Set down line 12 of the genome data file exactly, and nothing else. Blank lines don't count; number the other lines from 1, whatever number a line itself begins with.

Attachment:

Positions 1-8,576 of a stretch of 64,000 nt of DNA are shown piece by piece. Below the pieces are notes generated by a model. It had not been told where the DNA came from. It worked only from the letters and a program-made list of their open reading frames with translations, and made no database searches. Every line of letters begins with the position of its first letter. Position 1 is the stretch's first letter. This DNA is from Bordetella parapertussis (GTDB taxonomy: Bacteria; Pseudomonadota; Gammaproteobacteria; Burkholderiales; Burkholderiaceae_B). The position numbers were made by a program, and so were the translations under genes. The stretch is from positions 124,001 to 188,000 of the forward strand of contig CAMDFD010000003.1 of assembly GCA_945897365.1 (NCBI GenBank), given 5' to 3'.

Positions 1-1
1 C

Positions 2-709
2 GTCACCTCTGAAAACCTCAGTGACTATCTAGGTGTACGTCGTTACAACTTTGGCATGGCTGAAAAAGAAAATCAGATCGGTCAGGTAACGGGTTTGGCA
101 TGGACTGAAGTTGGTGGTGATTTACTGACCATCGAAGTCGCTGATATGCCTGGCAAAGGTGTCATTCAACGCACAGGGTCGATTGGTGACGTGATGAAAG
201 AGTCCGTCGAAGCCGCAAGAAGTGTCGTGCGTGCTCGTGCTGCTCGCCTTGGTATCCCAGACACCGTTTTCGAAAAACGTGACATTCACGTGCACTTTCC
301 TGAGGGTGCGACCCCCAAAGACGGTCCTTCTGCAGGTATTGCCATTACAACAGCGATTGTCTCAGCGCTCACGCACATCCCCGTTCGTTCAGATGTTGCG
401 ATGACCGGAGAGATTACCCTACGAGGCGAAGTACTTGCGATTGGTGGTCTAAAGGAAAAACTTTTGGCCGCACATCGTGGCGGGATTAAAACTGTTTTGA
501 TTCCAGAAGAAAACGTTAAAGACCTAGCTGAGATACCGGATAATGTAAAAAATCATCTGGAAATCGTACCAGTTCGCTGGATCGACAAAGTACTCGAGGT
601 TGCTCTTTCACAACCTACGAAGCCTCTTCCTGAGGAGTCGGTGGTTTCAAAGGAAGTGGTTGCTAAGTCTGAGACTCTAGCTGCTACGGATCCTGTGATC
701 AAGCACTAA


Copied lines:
701 AAGCACTAA